The day started with a boat fire... then a member of the Pride of the Southland Marching Band passed out during their opening routine…and things got no better.
Between this and the boat fire it’s a miracle the game was even played https://t.co/pBKAMnUILX— Mark Nagi (@MarkNagi) September 3, 2019
Saturday, August 31, 2019 will go down as one of the darkest days in the 120+ years of Tennessee football. The Vols 38-30 loss to a Georgia State team picked to finish last in the Sun Belt Conference was as shocking as it is unacceptable. A program with the finances, tradition and resources of Tennessee should never lose to the Georgia States of the football world.
The Vols looked ill-prepared on defense, anemic on offense and overall simply uninterested to play a football game for the first time in nine months. Tennessee head coach Jeremy Pruitt and the rest of his staff get paid a lot of money to make sure this doesn’t happen.
But it happened.
The question now... is where do the Vols go from here? Because if they play the rest of the season the way they played against Georgia State, UT might go 0-12. I know what you’re thinking... “Mark, come on. We play Chattanooga next week. We won’t lose that game.”
Right… and no one thought Tennessee would lose to Georgia State either.
Unless you were Sentinel, you didn’t pick the Panthers to beat the Vols. The Fearless Prediction took a big L, just like every other human. But it’s time to bounce back.
This week the Vols host BYU. It will be the first time in the history of Neyland Stadium that you get the privilege of spending $13 for a Michelob Ultra, and if that’s not enough reason to make the trip to campus, I don’t know what is.
It will be a night game. The 7:05 p.m. kickoff gives Vols fans more than enough time to prepare for the opening kickoff. That could be a good thing if the Vols get off to a nice start. When things are rolling, Neyland Stadium can be an intimidating place for opponents. The opposite also holds true. If the Cougars come up with a couple of quick scores, the boo birds will be out in force.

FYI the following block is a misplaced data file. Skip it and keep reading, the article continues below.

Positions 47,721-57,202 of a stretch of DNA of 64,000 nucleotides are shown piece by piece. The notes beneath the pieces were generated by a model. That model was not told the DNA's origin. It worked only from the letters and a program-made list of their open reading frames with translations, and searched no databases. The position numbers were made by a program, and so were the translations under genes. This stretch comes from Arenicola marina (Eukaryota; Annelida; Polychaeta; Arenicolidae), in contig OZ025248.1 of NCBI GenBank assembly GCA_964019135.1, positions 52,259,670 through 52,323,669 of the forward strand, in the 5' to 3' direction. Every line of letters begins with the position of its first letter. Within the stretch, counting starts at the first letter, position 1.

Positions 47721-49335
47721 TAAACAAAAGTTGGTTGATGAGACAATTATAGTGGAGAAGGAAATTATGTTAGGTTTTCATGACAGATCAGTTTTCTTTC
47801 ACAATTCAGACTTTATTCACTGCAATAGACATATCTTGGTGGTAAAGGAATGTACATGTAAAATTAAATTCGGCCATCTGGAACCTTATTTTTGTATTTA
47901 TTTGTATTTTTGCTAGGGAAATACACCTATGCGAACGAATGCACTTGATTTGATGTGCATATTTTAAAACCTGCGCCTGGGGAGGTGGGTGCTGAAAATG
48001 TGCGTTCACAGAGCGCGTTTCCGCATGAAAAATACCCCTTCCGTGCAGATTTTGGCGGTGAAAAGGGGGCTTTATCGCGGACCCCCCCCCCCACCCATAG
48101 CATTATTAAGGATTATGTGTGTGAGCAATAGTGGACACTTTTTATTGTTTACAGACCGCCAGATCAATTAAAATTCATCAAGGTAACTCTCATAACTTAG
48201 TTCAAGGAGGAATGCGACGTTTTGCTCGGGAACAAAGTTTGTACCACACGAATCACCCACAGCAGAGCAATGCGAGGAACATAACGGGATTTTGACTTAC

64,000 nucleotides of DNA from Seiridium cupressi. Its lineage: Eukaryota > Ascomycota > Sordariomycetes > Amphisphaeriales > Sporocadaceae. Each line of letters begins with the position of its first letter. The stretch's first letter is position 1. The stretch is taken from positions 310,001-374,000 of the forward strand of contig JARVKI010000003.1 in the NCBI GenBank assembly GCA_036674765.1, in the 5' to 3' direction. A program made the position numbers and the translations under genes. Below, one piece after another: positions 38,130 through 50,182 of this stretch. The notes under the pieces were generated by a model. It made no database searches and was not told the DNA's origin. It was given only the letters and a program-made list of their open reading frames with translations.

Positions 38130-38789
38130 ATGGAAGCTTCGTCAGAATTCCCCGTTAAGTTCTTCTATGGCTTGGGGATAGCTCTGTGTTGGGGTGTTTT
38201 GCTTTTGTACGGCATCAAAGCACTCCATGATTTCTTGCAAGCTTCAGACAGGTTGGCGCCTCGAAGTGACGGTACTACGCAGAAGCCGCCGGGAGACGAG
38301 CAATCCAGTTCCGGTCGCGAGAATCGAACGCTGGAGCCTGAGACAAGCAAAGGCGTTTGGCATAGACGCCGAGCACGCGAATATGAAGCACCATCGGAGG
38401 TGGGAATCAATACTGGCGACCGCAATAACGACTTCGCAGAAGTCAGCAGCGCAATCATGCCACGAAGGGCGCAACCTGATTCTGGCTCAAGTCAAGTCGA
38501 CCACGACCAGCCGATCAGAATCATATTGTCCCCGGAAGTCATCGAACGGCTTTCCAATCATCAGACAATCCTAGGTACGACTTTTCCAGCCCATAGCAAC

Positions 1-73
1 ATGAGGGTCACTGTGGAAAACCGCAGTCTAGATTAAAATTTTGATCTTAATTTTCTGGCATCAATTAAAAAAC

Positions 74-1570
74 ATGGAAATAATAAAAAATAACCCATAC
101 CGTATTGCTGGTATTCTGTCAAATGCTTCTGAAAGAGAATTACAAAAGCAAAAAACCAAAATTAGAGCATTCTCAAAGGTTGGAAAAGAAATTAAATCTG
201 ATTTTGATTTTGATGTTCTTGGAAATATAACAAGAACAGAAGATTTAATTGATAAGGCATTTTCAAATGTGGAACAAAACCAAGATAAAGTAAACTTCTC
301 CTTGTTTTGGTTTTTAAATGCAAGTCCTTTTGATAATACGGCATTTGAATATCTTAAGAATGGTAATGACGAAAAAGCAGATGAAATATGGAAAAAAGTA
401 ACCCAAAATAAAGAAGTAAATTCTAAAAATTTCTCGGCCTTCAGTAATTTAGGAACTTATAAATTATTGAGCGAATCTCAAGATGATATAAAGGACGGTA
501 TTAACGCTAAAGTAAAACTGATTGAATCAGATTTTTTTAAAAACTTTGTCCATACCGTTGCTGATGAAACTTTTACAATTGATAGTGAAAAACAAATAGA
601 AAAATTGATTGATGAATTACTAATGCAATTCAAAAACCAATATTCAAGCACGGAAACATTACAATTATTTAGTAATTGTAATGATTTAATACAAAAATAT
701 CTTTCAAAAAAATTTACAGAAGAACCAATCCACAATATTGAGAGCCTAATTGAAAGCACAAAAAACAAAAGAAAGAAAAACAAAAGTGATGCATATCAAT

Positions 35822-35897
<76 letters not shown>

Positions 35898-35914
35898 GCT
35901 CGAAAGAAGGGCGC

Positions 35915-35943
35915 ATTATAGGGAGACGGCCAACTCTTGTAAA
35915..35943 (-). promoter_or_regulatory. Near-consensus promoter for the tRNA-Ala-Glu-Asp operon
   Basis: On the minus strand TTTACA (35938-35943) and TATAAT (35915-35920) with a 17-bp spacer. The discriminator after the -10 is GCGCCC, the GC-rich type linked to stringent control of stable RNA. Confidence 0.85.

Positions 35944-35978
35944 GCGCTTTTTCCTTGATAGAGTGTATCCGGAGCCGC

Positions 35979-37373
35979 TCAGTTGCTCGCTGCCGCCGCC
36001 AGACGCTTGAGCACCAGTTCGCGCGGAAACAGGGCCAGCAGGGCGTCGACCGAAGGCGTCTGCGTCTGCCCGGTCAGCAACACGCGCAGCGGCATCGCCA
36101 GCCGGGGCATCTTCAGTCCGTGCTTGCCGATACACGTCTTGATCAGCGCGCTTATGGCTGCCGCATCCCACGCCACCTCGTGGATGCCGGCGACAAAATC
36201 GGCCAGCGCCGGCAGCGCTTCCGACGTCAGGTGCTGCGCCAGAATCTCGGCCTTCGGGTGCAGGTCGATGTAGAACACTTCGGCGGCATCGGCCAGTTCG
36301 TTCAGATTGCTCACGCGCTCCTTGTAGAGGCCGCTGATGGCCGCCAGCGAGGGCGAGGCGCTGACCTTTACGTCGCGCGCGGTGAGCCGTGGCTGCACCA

BYU lost their season opener as well, but a defeat to nationally ranked Utah is nowhere near as absurd as what happened in Knoxville last weekend.
It’s only been sixty minutes of football, but all the optimism that came with the off-season hiring of Jim Chaney as offensive coordinator is gone among many Tennessee fans. Chaney must find ways to make this offense less predictable. Maybe giving Ty Chandler a few more carries could spark that side of the football. He averaged eight yards a carry against the Panthers, including a 31 yard scamper. But he only got seven touches total (six carries, one reception). Chandler is a home run threat for an offense severely lacking in that area.
Quarterback Jarrett Guarantano threw with 311 yards and two scores, but those numbers were deceiving. There wasn’t much improvement from last November on display for the redshirt junior.
Defensively, the Vols looked like a team that had never defended the option as Georgia State quarterback Dan Ellington ran all over them in the second half. BYU quarterback Zach Wilson is also mobile, which could cause more problems for the injury plagued and struggling Vols defensive line.
Pruitt is a defensive guy, which makes last Saturday even more of a head shaker. There were penalties, substitution issues, blown assignments and missed tackles a plenty. Is seven days enough time from Pruitt and his staff to correct those mistakes?
I honestly have no idea what to expect in this game. But Rocky Top Talk is paying me big bucks to make these decisions. So, let’s hope that the Vol Navy doesn’t see another ship sink. Let’s pray that no one in the Pride of the Southland Marching Band suffers from heat stroke. Maybe the BYU players, with an average age of 57* (*not confirmed) will decide to go to a Pigeon Forge dinner theatre instead and miss the game.
Fearless Prediction time...
Tennessee 24, BYU 20
Mark Nagi is the author of “Decade of Dysfunction,” an in-depth look at all that lead to the crazy coaching search of 2017 at Tennessee. The book is available on Amazon.